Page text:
However, it is a mistake to think that Kerry as president will bring the Iraq war to a quick end. Kerry is a professional politician and thus, like Richard Nixon seeking “peace with honor” in Viet Nam, he feels it would be political suicide and a dereliction of duty to “cut and run.” Despite connections to a broad range of interest groups, Kerry has, rightly or wrongly, decided that the voting public he needs to be elected president wants the war in Iraq to continue, though with less overall risk to Americans. Thus, he will not pull out of that country until he has appeared to have “done his duty” and a more broad-based anti-war sentiment than exists at present gives him political cover. On the other hand, not being a neo-conservative ideologue, he is more flexible than George Bush when it comes to tactics.

It is likely then that Kerry will initially restrict changes in Iraq to the tactical level. He favors a multilateral approach and will try to involve the United Nations and NATO more deeply in Iraq. He will accomplish this by being a “hands-on, engaged, diplomat-in-chief” who “knows how to bring these [hoped for allied] countries to the table.” To achieve this goal he is ready to throw overboard the Bush administration’s arrogant demeanor. As a result, he predicts that at the end of his first term “foreign forces” will have replaced most of America’s 140,000 troops now in Iraq. It is to be noted that Kerry’s hidden assumption is that a simple change in approach will obligate others to join us in the mayhem we have created in Iraq. However, there seems no obvious reason why other countries should rush to our aid in Iraq, only to risk their own public facilities being attacked (a la Spain), their nationals kidnapped and beheaded, and perhaps their governments voted out of office. Within two or three years of his election, Kerry’s new strategy will probably prove a failure. At that point, having “done his duty” and drawing on the support of interest groups pushing for more resources for domestic programs, he may prove willing and capable of winding down the Iraq war.

What is absent from the Kerry orientation (as it is from that of Mr. Bush) is any questioning of the war’s justice or necessity. Kerry seems uninterested in the fact that the war was started on the basis of lies and deceptions, and has publicly declared that he would have voted to give Bush war authority even if he had known there were no WMDs in Saddam’s arsenal. He talks of withdrawal coming only after achieving stability in Iraq which is really impossible since it is the American led occupation that is the source of instability. He says little about the corrupt practices of American profiteers in Iraq.  And, he certainly does not admit to the need for a thorough review of those past American policies in the Middle East that have brought us to this sorry position.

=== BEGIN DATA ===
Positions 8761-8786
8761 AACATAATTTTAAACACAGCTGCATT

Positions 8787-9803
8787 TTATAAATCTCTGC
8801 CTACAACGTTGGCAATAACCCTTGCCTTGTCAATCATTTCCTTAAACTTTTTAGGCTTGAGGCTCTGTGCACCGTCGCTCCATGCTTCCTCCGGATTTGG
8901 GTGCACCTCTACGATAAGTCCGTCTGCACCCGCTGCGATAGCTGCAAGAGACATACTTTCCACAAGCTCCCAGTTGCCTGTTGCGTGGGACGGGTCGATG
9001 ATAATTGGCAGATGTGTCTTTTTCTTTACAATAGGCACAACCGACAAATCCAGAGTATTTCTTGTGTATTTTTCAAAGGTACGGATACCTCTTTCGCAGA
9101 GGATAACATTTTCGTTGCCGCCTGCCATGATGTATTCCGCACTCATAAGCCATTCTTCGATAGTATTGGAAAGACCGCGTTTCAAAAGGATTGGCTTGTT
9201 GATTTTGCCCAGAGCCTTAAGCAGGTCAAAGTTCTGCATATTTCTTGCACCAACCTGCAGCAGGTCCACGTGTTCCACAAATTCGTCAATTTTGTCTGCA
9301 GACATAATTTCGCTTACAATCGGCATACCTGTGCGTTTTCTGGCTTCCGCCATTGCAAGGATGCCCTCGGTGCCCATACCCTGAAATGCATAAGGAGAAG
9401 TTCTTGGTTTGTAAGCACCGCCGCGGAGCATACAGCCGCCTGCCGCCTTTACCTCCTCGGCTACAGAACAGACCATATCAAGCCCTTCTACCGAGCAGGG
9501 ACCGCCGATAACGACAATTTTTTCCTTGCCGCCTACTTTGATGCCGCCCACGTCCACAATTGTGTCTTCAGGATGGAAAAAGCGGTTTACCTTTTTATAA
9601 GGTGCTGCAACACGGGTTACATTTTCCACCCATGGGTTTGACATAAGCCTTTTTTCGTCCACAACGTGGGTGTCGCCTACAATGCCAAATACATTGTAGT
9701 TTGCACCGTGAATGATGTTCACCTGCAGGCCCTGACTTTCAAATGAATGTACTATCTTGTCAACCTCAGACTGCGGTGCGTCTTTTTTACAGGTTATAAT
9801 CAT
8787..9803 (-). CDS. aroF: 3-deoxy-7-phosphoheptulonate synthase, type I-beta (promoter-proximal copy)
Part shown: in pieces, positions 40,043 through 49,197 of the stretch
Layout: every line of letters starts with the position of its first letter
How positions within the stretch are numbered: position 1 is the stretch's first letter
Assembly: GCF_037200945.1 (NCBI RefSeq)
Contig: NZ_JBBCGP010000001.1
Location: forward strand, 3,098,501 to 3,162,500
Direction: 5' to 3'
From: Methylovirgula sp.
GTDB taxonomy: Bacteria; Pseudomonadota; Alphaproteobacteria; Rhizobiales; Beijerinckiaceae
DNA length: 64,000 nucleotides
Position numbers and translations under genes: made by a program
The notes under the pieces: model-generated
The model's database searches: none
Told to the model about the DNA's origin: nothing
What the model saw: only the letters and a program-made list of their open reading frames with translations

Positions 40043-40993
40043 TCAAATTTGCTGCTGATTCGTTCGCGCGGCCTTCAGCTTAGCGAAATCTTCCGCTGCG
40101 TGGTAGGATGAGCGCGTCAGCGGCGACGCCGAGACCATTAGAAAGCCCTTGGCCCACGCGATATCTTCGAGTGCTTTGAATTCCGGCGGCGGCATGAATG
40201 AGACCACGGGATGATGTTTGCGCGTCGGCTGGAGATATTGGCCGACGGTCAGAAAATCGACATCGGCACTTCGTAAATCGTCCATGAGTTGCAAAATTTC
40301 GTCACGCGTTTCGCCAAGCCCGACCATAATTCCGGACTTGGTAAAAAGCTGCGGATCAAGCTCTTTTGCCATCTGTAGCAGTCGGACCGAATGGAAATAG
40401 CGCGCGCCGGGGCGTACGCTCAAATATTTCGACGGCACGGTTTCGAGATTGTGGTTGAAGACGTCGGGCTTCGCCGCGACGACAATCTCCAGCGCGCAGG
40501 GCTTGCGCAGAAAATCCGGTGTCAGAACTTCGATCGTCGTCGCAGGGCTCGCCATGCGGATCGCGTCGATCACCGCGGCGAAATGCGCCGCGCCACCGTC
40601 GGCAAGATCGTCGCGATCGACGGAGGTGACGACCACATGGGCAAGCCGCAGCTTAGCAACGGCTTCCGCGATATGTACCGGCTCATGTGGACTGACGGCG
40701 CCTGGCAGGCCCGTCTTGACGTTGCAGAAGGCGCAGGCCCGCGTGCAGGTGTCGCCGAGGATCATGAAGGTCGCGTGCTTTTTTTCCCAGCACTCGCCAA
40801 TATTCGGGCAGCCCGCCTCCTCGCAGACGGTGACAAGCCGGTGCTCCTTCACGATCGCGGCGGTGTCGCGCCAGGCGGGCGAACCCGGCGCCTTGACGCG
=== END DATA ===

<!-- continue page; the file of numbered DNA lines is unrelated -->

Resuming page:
The bottom line in any comparison of Bush and Kerry on Iraq, is that with either man becoming the next president, the people of Iraq are going to continue to die, be maimed, lose their property and their livelihoods. The real difference between the two lies in how long such madness is likely to last. To some extent this difference reflects the interest groups the two men respond to. With Mr. Bush’s reelection war will become open-ended. For Bush and his backers the War on Terror is a war between good and evil. Evil must be conquered not only in Iraq, but also in lands beyond. Bush shares the perceptions of Christian fundamentalists, Likud Zionists, and neo-conservative aspirants to empire, as well as avaricious elements of big business such as Haliburton, Bechtel, the arms producers and mercenary security firms. These, along with the oil companies, are the lobby groups that urge on his muscular, neo-Prussian tactics. Thus blinkered, he and his associates will soldier on forever if given the opportunity. Mr. Kerry’s lobby connections are broader: small as well as big business, labor unions, professional organizations and other interests that prioritize resources for domestic use rather than foreign warfare. On the other hand, Kerry also responds to the Jewish (though not the Christian) Zionists. The fact that Mr. Kerry responds to a broader mix of interest groups suggests that, as president, he is less likely to wage open-ended war. That may mean less Americans, Iraqis and other Arabs suffer and die in the long run. It does not mean that they will stop suffering and dying in the short run.